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HQ 556106

August 29, 1991

CLA-2 CO:R:C:S 556106 KCC


TARIFF NO.: 9802.00.80; 9802.00.60

Mr. Peter Glover
American National Can
8770 West Bryn Mawr Avenue
Chicago, Illinois 60631-3542

RE: Beverage can end with pull tab created by punching, forming, scoring, and pressing.Assembly; further fabrication; 19 CFR 10.16(c)(5); further processing; C.S.D. 84-49; Intelex; 555377; 554011; GSP; substantial transformation; C.S.D. 85-25; 055684; 555532

Dear Mr. Glover:

This is in response to your letter dated June 19, 1991, concerning the applicable duty imposed on beverage can ends with pull tabs manufactured in Mexico from U.S.-origin materials.


You intend to ship U.S.-origin end aluminum stock and end aluminum tab stock to Mexico to manufacture beverage can ends with pull tabs. In Mexico, the foreign operations entail:

1) punching out circles from the narrow widths of end aluminum stock;
2) forming the tab opening on the circle; 3) applying a lining compound to one side of the circle; 4) scoring the edges of the tab which allows the tab to be opened correctly when pulled off the beverage can; 5) punching out the pull tab ring from end aluminum tab stock; and
6) pressing together the pull tab ring and circle.

Upon completion of the foreign operations, the completed beverage can ends with pull tabs will be imported into the U.S., where the beverage can ends will be attached to beverage cans.


I. Whether the beverage can ends with pull tabs will qualify for the partial duty exemption available under subheading

9802.00.80, Harmonized Tariff Schedule of the United States (HTSUS), when imported into the U.S.

II. Whether the beverage can ends with pull tabs will qualify for the partial duty exemption available under subheading 9802.00.60, HTSUS, when imported into the U.S.

III. Whether the beverage can ends with pull tabs will qualify for duty-free treatment under the Generalized System of Preferences (GSP) (19 U.S.C. 2461-2466).


All articles imported into the U.S. are subject to duty unless specifically exempted therefrom under the HTSUS.

I. Applicability of subheading 9802.00.80, HTSUS

Subheading 9802.00.80, HTSUS, provides a partial duty exemption for:

[a]rticles assembled abroad in whole or in part of fabricated components, the product of the United States, which (a) were exported in condition ready for assembly without further fabrication, (b) have not lost their physical identity in such articles by change in form, shape, or otherwise, and (c) have not been advanced in value or improved in condition abroad except by being assembled and except by operations incidental to the assembly process, such as cleaning, lubricating, and painting.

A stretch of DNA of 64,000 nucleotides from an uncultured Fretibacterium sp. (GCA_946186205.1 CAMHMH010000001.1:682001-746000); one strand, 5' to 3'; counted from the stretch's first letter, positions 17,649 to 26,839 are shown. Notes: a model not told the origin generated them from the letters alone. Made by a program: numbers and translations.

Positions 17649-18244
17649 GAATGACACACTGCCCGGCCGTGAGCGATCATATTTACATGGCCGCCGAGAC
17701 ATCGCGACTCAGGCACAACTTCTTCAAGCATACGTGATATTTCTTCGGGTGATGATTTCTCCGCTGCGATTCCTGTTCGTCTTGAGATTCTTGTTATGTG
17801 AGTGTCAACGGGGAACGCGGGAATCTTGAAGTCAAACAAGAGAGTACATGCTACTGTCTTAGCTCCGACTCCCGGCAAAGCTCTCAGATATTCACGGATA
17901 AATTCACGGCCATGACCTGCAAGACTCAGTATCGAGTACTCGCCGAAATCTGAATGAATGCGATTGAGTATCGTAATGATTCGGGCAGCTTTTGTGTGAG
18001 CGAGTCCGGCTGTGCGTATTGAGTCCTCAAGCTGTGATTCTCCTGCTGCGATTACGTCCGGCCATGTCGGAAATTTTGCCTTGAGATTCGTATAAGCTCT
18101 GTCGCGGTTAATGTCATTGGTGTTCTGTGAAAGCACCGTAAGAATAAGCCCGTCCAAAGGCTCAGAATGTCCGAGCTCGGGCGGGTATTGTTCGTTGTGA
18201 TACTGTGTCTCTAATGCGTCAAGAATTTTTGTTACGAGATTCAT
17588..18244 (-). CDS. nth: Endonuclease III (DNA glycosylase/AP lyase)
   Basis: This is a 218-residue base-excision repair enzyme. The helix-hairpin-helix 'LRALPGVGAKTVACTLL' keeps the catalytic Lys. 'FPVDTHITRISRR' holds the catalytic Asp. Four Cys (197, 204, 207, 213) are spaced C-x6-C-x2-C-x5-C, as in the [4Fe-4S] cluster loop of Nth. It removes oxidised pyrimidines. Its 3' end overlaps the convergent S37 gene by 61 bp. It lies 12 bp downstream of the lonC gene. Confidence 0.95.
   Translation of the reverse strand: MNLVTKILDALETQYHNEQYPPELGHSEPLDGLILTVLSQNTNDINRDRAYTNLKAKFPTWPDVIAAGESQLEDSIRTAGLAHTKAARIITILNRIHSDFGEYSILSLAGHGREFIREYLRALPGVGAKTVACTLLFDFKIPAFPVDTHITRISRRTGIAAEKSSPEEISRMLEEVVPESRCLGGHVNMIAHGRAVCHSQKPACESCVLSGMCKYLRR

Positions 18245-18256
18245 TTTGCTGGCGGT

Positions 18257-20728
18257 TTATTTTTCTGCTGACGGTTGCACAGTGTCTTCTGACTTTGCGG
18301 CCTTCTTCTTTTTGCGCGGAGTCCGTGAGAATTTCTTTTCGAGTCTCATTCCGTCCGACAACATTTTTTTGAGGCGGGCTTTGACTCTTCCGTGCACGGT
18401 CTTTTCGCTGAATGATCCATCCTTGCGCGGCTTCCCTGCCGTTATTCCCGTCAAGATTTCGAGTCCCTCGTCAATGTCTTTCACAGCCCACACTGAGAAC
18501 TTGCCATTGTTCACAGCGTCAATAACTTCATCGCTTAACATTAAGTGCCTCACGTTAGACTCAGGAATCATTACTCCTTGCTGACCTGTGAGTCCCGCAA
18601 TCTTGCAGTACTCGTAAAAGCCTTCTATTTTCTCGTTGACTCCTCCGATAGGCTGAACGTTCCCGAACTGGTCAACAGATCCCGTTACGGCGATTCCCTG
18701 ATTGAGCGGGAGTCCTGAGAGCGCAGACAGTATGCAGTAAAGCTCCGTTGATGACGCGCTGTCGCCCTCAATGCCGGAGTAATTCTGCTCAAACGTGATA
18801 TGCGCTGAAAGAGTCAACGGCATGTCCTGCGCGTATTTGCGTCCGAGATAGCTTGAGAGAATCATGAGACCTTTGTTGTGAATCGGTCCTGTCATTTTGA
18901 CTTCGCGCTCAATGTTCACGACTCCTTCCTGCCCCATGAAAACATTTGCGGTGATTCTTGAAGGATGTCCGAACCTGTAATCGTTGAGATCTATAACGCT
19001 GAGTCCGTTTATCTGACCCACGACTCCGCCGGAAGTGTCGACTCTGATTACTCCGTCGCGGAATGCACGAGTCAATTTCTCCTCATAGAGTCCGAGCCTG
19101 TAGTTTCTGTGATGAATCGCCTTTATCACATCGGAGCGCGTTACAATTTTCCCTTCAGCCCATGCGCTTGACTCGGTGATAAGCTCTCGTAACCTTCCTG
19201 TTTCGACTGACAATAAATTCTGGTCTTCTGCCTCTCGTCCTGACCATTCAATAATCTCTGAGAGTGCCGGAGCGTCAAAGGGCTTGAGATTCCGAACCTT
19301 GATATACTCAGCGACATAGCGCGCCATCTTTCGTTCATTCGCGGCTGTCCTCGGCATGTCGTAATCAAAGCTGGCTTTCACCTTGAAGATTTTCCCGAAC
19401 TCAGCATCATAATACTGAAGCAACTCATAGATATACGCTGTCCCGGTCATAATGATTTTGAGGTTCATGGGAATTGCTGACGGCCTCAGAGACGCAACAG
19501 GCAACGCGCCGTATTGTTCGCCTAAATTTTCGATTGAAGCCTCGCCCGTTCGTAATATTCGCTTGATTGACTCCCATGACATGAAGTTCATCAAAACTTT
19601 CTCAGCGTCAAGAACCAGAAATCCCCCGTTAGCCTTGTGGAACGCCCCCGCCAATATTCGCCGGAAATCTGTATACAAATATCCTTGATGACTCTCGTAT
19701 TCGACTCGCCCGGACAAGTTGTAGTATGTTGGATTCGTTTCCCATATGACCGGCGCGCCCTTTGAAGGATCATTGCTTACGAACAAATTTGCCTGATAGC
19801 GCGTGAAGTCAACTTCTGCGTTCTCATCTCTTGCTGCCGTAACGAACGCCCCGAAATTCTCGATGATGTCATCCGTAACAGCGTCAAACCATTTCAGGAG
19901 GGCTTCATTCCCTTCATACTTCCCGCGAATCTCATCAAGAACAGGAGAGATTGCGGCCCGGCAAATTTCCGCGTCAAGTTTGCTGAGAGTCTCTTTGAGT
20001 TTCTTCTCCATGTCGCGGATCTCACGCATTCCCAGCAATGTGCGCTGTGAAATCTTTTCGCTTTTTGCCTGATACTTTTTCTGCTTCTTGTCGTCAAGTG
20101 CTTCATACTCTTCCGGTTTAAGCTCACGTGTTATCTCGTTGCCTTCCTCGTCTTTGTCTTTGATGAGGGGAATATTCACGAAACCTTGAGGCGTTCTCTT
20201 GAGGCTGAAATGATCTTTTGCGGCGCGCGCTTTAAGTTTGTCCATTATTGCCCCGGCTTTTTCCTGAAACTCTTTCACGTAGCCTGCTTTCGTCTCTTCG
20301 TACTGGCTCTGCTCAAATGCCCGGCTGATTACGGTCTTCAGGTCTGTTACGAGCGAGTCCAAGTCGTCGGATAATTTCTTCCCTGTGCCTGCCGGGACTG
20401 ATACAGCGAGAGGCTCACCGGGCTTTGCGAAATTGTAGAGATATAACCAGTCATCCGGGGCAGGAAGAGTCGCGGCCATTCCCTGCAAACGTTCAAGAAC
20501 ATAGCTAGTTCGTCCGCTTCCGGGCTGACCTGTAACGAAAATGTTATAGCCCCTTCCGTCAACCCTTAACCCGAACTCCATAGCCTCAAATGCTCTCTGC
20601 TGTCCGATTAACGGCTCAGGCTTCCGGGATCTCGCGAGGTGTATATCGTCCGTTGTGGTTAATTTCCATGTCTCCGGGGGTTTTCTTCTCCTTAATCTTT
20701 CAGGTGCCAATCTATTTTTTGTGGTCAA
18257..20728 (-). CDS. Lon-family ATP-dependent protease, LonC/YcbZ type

All three requirements of subheading 9802.00.80, HTSUS, must be satisfied before a component may receive a duty allowance. An article entered under this tariff provision is subject to duty upon the full cost or value of the imported assembled article, less the cost or value of the U.S. components assembled therein, upon compliance with the documentary requirements of section 10.24, Customs Regulations (19 CFR 10.24).

Section 10.14(a), Customs Regulations (19 CFR 10.14(a)), states in part that:

[t]he components must be in condition ready for assembly without further fabrication at the time of their exportation from the United States to qualify for the exemption. Components will not lose their entitlement to the exemption by being subjected to operations incidental to the assembly either before, during, or after their assembly with other components.

Section 10.16(a), Customs Regulations (19 CFR 10.16(a)), provides that the assembly operation performed abroad may consist of any method used to join or fit together solid components, such as welding, soldering, riveting, force fitting, gluing, laminating, sewing, or the use of fasteners.

Operations incidental to the assembly process are not considered further fabrication operations, as they are of a minor nature and cannot always be provided for in advance of the assembly operations. However, any significant process, operation or treatment whose primary purpose is the fabrication, completion, physical or chemical improvement of a component precludes the application of the exemption under subheading 9802.00.80, HTSUS, to that component. See, 19 CFR 10.16(c).

We are of the opinion that beverage can ends with pull tabs will not be eligible for the duty allowance available under subheading 9802.00.80, HTSUS. Machining or punching out the circles and the pull rings is not an acceptable assembly operation or operation incidental to the assembly, but is a further fabrication of the aluminum stock. In effect, the machining and punching operations create the circles and pull rings which will later be pressed together. See, 19 CFR 10.16(c)(5) which states that machining, pressing, stamping, and any other operation, treatment or process which impart significant new characteristics or qualities to the article affected shall not be regarded as an operation incidental to assembly.

II. Applicability of subheading 9802.00.60, HTSUS

Subheading 9802.00.60, HTSUS, provides a partial duty exemption for: